And so the decision has been made.
After months of public discussion and a plethora of input from education experts and West Islip residents, the Board of Education has chosen to close and .
In the 50-plus year history of the West Islip School District, this was one of those few-and-far-between sad days. It was a decision that clearly every board member wrestled with and was one that I’m sure none wanted to make.
But difficult decisions are like that. And this board had the courage to not only broach the subject of school closings, but also ultimately make a decision that will impact many students, parents, faculty, staff and taxpayers.
Since the results of the , which consisted of more than 30 members of the community, were released this past fall, there has been much discussion over what direction the Board of Education would choose as it related to school closures.
Sadly, we heard and read a plethora of personal attacks against BOE trustees who were focused on trying to do the right thing for West Islip as a whole. But there were no hidden agendas nor were there any ulterior motives. It was merely about doing what was best for the community as a whole.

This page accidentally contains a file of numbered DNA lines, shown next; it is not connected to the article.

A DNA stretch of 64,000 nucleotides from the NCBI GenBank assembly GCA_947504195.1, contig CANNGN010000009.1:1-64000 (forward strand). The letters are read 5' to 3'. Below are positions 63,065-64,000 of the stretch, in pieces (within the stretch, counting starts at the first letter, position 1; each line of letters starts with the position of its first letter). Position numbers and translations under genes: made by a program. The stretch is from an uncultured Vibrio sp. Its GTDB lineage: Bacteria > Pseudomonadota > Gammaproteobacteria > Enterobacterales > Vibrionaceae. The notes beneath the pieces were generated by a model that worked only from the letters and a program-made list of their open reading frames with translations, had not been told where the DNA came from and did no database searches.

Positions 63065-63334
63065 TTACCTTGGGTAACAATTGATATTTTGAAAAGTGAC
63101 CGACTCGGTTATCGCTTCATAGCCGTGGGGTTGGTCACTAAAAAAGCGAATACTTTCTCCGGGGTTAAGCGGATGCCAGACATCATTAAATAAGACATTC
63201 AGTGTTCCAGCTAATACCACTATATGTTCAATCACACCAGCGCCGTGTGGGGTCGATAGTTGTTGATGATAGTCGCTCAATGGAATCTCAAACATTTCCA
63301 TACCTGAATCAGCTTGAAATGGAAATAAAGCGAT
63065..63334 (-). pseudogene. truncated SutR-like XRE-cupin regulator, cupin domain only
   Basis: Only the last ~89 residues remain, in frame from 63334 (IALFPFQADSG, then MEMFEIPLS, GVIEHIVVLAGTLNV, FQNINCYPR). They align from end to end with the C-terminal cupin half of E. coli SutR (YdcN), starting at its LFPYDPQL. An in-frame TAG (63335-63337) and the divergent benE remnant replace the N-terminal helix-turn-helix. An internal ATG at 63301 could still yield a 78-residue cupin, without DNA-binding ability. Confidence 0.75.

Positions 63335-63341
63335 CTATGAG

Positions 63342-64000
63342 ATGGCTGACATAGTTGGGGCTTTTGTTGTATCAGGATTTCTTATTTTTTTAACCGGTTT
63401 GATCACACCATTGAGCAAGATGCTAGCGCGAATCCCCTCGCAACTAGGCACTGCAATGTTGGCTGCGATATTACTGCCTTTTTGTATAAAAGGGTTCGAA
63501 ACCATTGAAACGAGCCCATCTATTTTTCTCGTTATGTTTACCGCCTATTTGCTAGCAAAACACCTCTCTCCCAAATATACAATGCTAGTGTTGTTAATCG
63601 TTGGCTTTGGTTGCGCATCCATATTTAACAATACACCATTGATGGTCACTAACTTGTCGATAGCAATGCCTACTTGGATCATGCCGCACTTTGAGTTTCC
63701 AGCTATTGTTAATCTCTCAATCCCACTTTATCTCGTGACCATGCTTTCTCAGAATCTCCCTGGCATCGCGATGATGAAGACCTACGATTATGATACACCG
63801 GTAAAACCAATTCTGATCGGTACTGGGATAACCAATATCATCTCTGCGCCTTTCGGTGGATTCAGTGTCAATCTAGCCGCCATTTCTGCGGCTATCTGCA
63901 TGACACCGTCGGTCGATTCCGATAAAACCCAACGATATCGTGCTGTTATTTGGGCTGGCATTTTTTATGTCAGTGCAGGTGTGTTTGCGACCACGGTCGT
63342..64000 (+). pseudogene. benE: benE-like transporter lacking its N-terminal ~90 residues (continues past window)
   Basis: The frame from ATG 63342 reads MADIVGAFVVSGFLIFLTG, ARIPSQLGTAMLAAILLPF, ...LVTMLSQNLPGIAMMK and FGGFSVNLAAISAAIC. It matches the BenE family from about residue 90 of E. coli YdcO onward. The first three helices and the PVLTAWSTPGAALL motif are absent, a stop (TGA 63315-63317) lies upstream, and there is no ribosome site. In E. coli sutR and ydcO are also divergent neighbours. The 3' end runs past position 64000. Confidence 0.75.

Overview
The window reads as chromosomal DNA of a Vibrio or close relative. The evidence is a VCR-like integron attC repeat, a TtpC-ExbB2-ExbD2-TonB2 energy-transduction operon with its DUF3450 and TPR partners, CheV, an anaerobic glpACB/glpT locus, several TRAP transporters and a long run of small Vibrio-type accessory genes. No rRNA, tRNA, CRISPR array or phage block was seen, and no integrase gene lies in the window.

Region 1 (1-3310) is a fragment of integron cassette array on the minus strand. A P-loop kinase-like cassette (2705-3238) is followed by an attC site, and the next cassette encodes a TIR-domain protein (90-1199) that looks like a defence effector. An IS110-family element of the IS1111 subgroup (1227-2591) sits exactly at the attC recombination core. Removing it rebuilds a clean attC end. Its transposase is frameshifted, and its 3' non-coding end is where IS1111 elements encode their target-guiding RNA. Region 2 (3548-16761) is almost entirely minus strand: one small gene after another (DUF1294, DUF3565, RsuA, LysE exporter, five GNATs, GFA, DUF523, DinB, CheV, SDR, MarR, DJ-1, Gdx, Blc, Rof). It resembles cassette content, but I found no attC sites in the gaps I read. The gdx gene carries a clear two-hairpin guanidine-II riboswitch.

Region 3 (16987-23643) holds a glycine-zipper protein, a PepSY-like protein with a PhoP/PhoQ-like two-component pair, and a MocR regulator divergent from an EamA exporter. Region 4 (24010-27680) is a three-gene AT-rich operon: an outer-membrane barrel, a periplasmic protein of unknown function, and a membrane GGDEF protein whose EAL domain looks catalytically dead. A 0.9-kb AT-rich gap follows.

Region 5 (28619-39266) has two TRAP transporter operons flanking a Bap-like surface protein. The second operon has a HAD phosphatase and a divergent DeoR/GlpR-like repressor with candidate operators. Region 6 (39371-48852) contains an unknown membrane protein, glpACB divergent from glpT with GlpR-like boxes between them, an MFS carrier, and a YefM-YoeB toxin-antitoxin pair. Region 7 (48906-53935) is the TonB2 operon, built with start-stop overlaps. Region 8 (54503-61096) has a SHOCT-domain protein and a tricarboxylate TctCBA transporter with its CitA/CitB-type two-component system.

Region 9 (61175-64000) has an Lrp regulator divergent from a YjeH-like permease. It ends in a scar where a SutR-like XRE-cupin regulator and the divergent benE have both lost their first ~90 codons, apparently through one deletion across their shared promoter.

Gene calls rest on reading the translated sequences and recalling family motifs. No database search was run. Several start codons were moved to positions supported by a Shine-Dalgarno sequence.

But while there is little that can be done to change what was said in the past, there is much we can do to change the tenor of the conversation going forward.
While the community needs to take a moment to catch its collective breath and digest the decision, we also need to regroup and come together for the betterment of our kids.
At a time when a Board of Education here or in another community is contemplating closing schools, there becomes an “us vs. them” mentality that pits school vs. school within a community. There are many reasons why this happens, but ultimately this should be about helping our neighbors and our kids get through this difficult time.
Hilary Clinton was once ridiculed for her comment that it takes a village to raise a child. But really, she couldn’t be more correct.
West Islip kids from north and south, east and west compete together in sports, play together in band and orchestra and sing and dance together in Vocal Motion.
We need to keep this spirit of togetherness our kids show us daily in the forefront when youngsters from Kirdahy, Westbrook and others that are impacted by redistricting attend their new elementary school for the first time in September.
I can say with a great deal of confidence that the principals, teachers and most importantly the children at the four remaining elementary schools will welcome the “new” students to their school with open arms.
After all, isn’t that what being a community is really all about?
Greg Sleter is a Regional Editor for Patch.com and a West Islip resident. The opinions in this column are his own and do not necessarily reflect those of Patch.com.